* Assumption Methods are now in class {@link Assumptions}. Method names stayed mostly the same 
 * otherwise.
 */
@Test
void assumptionsTest() {
    Assumptions.assumeTrue(true); // Without static import
    assumeTrue(true);             // With static import on org.junit.jupiter.api.Assumptions.assumeTrue()
}

New features: Basics (code)

General

Here I want to introduce some basics for the new features available in the new version.
There is a new pretty annotation called @DisplayName which is supposed to improve the readability of test reports, so you don’t need 40-character test-names to make clear what the test is about at a glance.

/**
 * Tests can now receive Display-Names via @{@link DisplayName}. These are e.g. used by the IDE,
 * Console or the {@link TestInfo}-Parameter (addressed in
 * {@link #parameterTest(TestInfo, TestReporter)}).
 */
@Test
@DisplayName("Choose a display name")
void displayNameTest() {}

img/04_displayname_result.png

You can now also group tests with inner classes annotated with @Nested.

@Nested
@DisplayName("Tests grouped by something")
class groupedTests {

    @Test
    void groupedTest1() {}

    @Test
    void groupedTest2() {}

}

img/06_nestedTests_result.png

Assertions and Lambda-Support

Now for the probably most known and anticipated feature in JUnit 5: Lambda-Support…
JUnit 5 Assertions and Assumptions classes and its methods now provide Lambda support. This is achieved by providing methods with functional interfaces as parameters.

The most used ones are the BooleanSupplier and Supplier<String>. The first one is used for assertions and the latter one to provide a result-message. Those are however just alternatives to the older plain boolean and String.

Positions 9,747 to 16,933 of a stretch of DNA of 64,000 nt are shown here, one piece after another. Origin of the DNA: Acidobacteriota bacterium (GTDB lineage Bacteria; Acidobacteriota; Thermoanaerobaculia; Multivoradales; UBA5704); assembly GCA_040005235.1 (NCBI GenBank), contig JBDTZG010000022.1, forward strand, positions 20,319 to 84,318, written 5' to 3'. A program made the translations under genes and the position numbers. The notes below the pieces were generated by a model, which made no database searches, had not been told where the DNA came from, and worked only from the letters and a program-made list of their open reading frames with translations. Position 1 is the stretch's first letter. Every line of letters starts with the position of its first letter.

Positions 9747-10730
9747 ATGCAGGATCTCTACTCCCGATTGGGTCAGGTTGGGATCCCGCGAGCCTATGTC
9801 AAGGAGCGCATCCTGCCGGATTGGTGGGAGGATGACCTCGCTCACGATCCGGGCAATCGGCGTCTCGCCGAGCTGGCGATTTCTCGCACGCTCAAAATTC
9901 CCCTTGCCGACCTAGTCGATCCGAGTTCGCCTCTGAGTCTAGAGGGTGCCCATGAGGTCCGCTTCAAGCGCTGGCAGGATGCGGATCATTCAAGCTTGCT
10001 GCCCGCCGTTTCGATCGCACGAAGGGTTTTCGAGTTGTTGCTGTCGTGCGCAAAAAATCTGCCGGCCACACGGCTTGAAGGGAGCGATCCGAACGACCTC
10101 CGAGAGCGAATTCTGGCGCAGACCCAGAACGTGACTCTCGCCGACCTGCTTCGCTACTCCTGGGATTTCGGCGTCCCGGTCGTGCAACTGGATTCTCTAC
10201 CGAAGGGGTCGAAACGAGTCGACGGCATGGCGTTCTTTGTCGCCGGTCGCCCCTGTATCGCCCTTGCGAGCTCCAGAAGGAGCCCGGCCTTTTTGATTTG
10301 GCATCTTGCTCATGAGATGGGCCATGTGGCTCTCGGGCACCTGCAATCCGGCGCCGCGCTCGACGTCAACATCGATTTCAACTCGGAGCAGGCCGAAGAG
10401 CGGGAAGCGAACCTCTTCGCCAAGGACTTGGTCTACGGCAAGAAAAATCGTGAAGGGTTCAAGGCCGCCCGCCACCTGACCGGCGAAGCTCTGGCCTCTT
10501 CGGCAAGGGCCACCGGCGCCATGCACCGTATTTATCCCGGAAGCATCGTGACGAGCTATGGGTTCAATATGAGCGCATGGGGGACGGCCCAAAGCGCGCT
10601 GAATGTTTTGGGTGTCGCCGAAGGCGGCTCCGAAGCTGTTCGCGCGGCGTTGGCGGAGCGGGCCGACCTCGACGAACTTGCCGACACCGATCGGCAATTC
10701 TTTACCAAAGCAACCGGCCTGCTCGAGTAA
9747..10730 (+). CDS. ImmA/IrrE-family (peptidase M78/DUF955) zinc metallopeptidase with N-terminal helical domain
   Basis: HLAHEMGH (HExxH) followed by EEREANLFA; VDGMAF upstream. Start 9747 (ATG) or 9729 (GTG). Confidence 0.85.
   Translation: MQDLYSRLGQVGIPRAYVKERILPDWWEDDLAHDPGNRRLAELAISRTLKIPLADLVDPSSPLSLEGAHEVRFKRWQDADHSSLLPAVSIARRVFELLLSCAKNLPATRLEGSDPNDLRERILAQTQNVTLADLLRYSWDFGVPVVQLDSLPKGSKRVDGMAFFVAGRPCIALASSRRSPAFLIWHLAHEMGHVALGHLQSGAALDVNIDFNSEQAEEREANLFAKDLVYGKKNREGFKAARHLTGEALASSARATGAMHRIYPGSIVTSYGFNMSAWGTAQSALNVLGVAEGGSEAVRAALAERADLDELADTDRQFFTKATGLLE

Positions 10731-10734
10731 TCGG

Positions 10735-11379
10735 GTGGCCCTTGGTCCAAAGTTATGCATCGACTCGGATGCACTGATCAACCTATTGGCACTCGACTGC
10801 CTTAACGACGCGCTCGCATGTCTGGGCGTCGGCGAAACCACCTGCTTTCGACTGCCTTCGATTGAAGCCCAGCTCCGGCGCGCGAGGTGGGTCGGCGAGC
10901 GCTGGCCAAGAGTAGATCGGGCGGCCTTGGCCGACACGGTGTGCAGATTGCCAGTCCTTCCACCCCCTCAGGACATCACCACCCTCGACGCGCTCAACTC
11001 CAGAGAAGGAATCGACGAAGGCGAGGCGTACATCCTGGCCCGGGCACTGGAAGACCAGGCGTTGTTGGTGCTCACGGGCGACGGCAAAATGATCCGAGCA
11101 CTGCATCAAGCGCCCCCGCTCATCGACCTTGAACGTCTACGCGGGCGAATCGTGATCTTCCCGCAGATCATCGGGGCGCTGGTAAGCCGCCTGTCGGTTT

Assertion methods like assertTrue(...) are now just overloaded with combinations of those four parameters:
(boolean | BooleanSupplier) & (String | Supplier<String>) resulting in 4 different methods. This is what most lambda-supporting methods are designed like.

/**
 * The new assertion-methods now support supplier-interfaces, meaning you can now enter lambda
 * expressions on the fly to a lot of the assert-methods. E.g. by giving a {@link BooleanSupplier}
 * for the assertion and a ({@link Supplier<String>} for the result-message to the
 * {@link Assertions#assertTrue(BooleanSupplier, Supplier)} method.
 */
@Test
void assertLambdaTest() {
    assertTrue(() -> Boolean.parseBoolean("true")); // Simple assertTrue() with BooleanSupplier-Lambda-Implement.
    Assertions.assertTrue(true, this.getClass()::getName); // Method references are possible as well of course
}

A new important functional interface is Executable. It is very similar to a Runnable, however it throws a Throwable meaning you can execute assertions like assertTrue() and an AssertionError may be thrown affecting your test-result. It is used in several assertions like the new assertAll(Executable... executables) which can be also used to prevent repetition.

/**
 * {@link Assertions} has a method called {@link Assertions#assertAll(Executable...)} that enables
 * us to group assertions, as well as reuse them.
 */
@Test
void assertAllTest() {
    Executable[] executables = {
        () -> assertTrue(getData() >= -10),
        () -> assertTrue(getData() <= +15)};

    Assertions.assertAll("Random Tests", executables);
    dataChanges();
    Assertions.assertAll("Random Tests Again", executables);
}

This new functional interface is also used in the new replacement of the old @Test-parameter expected which is called assertThrows(). It asserts whether an exception was thrown. If you need the exception-instance itself to e.g. assert the message, you can instead use expectThrows() which also has the exception as return type.

/**
 * The expected parameter of {@link Test} has moved to
 * {@link Assertions#assertThrows(Class, Executable)}.
 */
@Test
void assertThrowsTest() {
    assertThrows(ArrayIndexOutOfBoundsException.class,
            () -> (new String[1])[2] = "I will throw an Exception :)");
}
/**
 * You can also use {@link Assertions#assertThrows(Class, Executable)} to get the
 * {@link Exception}-Instance if you need it.
 */
@Test
void expectThrowsTest() {
    ArrayIndexOutOfBoundsException exc = assertThrows(ArrayIndexOutOfBoundsException.class,
            () -> (new String[1])[2] = "I will throw an Exception :)");

    assertEquals(exc.getMessage(), "2");
}

Parameter Resolver